“Art and Eternity: The Nefertari Wall Paintings Conservation Project, 1986-1992”; Miguel Angel Corzo and Mahasti Afshar, Editors (1993) – just one of hundreds of titles offered for free download in the Getty Museum’s Virtual Library. All images courtesy of the J. Paul Getty Museum and Getty Publishing.

Launched in 2014, the Getty Museum’s Virtual Library is a publicly accessible catalog of Getty titles that, for the most part, are no longer readily available in physical form.

“As a publisher, when you run out of copies of a book you can basically either reprint it and keep selling it, or you can retire the title, declaring it out of print,” said Greg Albers, Digital Publications Manager for Getty Publications, in an email interview with Hyperallergic. “If it doesn’t make financial sense to reprint and the book goes out of print, the original author or another publisher may choose to pick up the reins and publish a new edition, but more often than not, the book will just sort of disappear. This isn’t a fate anyone wants to see for their books and luckily at the Getty, a decidedly mission-driven organization, we were able to pursue an alternate option. We worked though some legal/copyright issues and released PDFs of the original books, for anyone to read and download, 100% for free.”

“Book Arts of Isfahan: Diversity and Identity in Seventeenth-Century Persia”; Alice Taylor (1995)

At its inception, the library offered just over 250 books — some of which, Albers is quick to mention, are still available for purchase through the Getty store and other retailers. It has since grown to 311 titles.

“That 311 represents a significant chunk of our list,” said Albers, “more than a quarter of the books we’ve ever published. And we’re going to continue adding titles moving forward.”

The virtual catalog includes books across the scope of the Getty’s interests, roughly divided into titles relating to the J. Paul Getty Museum, the Getty Conservation Institute, and the Getty Research Institute. Some publications focus on specific artists, others on decorative arts or historical periods, and others on topics as diffuse as Roman gardens, the far Eastern lacquerware tradition of urushi, and the effects of light on materials in collections. Most of the books are in English, but the library also contains some translated volumes in Spanish, French, Japanese, and a few other languages. Albers reported that since the 2014 launch, the Virtual Library has had 398,058 unique downloads of its PDFs.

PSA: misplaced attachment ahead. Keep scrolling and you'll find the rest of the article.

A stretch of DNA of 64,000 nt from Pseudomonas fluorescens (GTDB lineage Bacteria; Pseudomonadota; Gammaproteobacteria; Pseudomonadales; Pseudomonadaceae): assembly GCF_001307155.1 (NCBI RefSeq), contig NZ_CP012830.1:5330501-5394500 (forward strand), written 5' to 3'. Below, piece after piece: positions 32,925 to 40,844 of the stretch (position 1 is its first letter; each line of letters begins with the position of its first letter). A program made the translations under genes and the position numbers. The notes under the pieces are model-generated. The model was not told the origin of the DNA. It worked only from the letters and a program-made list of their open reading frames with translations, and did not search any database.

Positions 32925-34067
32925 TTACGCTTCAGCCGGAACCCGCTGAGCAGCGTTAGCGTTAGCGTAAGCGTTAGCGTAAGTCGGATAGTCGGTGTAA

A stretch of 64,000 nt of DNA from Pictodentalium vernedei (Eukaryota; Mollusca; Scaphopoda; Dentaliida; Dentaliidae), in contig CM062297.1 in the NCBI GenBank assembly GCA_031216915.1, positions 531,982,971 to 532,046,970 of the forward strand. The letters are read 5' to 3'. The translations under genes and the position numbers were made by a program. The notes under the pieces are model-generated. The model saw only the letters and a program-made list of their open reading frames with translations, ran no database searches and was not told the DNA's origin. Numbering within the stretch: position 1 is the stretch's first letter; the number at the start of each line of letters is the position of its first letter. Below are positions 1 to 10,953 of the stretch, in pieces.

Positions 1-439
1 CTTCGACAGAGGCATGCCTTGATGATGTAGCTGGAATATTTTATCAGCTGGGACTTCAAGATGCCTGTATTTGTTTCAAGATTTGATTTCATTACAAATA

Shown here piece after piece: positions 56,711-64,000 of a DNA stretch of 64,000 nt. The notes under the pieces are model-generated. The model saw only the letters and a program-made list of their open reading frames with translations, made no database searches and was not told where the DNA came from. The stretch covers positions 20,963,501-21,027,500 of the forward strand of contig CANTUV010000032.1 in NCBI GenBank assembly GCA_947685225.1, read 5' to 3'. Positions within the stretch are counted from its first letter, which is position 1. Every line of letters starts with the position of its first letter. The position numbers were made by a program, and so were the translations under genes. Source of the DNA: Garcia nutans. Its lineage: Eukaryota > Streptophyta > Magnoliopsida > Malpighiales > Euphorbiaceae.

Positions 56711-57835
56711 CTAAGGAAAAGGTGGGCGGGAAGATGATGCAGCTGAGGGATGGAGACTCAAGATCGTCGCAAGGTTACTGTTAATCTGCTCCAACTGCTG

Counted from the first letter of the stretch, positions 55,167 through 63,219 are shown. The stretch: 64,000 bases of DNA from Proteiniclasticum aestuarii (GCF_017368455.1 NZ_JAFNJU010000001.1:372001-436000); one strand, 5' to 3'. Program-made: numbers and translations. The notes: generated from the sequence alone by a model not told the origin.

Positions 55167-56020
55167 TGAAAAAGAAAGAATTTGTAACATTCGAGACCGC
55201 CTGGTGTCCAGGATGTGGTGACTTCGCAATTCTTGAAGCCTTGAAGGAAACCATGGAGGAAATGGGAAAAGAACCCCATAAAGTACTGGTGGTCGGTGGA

“Digital or not, that’s a lot of books out in the world!” said Albers. “And I can only presume, in a lot of hands, and in a lot of places around the world that may not have had access to them otherwise.”

“Julia Margaret Cameron: Complete Photographs”; Julian Cox, Colin Ford, Joanne Lukitsh, Philippa Wright (2002)

Albers characterizes the Virtual Library as not only a way of sharing older books in the collection, but building a model for future work in digital publishing, that releases books in multiple formats for free from the beginning, under Creative Commons licenses. The first of these offerings are already available online, with two more to come in the next few months, and “many more in the pipeline.”

The Getty is not the only institution with an eye on virtual publishing of their catalog. Albers calls out the Met as the first to make this move, now offering 576 books for free download, and the Guggenheim has some 200 books hosted on the Internet Archive. While die-hard bibliophiles know there’s nothing like the real thing, lovers of information and environmental conservation can appreciate the tremendous wealth being offered by these institutions and others.

Sarah Rose Sharp

Sarah Rose Sharp is a Detroit-based writer, activist, and multimedia artist. She has shown work in New York, Seattle, Columbus and Toledo, OH, and Detroit —...